FCC Chair Tom Wheeler has just revealed key details about upcoming rules to stop Big Telecom’s Internet slow lane plan.
Decision-makers are on the right path but we know telecom lobbyists are pulling out all the stops to stuff the rules full of loopholes before the FCC’s final vote on February 26. They are even threatening to sue the FCC.
We’ll also be crowdsourcing content for the Jumbotron! Your comments, photos, memes, and videos are all game to be broadcast directly to FCC decision-makers. Stay tuned for our Internet Voice Tool launch to submit your ideas and have your say.
This means the next three weeks are crucial. Lobbyists are swarming Capitol Hill to insert loopholes that can destroy the open Internet. If we don’t act, we could lose the progress we’ve made to stop telecoms from forcing our favorite websites into a slow lane online.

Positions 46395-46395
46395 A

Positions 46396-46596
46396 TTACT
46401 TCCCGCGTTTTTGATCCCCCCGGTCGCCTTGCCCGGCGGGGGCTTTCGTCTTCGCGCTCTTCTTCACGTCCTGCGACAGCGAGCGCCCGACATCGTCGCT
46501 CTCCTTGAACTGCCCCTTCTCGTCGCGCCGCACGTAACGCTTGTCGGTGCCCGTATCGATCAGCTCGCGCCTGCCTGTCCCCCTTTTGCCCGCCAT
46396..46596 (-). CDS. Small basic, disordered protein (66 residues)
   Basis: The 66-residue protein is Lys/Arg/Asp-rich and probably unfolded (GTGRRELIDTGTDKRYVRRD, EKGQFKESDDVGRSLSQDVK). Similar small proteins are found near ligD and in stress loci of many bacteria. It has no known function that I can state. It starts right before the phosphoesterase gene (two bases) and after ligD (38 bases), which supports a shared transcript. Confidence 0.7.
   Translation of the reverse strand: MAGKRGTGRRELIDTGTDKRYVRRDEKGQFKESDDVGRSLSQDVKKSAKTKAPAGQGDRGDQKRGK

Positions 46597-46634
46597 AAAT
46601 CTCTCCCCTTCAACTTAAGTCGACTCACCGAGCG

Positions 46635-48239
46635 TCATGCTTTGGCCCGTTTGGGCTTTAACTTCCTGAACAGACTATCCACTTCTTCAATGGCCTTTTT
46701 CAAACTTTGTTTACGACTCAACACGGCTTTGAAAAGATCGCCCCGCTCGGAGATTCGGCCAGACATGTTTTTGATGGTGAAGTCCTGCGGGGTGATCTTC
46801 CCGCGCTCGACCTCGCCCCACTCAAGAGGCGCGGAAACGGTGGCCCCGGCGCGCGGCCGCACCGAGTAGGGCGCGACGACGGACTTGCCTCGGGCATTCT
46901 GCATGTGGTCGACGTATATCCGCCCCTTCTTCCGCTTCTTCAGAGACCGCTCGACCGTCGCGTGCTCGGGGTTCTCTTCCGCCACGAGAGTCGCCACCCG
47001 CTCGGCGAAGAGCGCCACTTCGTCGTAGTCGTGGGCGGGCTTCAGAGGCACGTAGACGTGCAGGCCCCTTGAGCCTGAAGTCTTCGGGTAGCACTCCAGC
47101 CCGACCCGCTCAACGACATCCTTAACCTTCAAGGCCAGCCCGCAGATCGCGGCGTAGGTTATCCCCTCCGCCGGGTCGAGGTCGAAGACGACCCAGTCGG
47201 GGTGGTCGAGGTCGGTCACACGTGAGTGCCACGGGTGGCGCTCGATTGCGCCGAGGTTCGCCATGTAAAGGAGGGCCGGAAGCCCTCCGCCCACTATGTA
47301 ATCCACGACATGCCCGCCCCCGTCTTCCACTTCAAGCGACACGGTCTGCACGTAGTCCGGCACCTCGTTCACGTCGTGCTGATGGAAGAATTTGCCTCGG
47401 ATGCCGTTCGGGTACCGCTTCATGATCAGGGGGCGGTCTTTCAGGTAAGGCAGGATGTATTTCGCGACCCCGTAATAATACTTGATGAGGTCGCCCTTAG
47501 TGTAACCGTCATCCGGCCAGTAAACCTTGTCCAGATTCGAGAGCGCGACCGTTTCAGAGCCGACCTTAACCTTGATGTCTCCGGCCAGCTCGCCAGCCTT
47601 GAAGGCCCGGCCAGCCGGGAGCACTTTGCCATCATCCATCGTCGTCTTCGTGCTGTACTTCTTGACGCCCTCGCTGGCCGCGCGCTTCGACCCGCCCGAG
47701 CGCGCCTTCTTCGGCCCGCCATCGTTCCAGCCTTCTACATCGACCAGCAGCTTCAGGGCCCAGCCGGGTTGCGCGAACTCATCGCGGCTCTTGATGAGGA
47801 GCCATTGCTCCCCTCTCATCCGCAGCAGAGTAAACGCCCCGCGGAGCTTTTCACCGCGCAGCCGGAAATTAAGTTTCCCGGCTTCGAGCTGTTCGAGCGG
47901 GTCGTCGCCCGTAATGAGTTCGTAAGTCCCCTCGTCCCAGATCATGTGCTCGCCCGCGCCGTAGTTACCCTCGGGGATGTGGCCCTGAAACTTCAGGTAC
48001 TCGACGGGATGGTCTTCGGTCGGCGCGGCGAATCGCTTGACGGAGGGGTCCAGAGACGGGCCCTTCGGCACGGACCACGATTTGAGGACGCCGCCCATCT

This decision from the FCC will set a widely-noticed example for the rest of the world. We can’t afford anything but victory with the fundamental concept of Net Neutrality at stake, especially when many of our favourite websites are based in the U.S.
If we don’t speak out, Big Telecom giants could be granted the powers to slow our favorite websites, hike up prices, and fundamentally restrict how we express ourselves online.
Given the chance, Big Telecom would ruin everything we love about the web.
The next three weeks will be “a fight for the soul of the Internet,” and decision-makers need to know where we stand.
Big Telecom companies are among the most powerful, free-spending groups in D.C. and they “will send their legions of lobbyists through the halls of Congress and to every FCC office.”
But U.S. President Obama, millions of Internet users, and hundreds of businesses have already asked the FCC to protect Net Neutrality and stop the Internet slowdown. So the FCC has no excuse.
Broadcasting your voices on a giant Jumbotron has the power to turn heads at the FCC, wake up the media, and change the debate, but we can’t afford it without your help.
Please chip in what you can today to make our Jumbotron a reality and protect the future of the open Internet.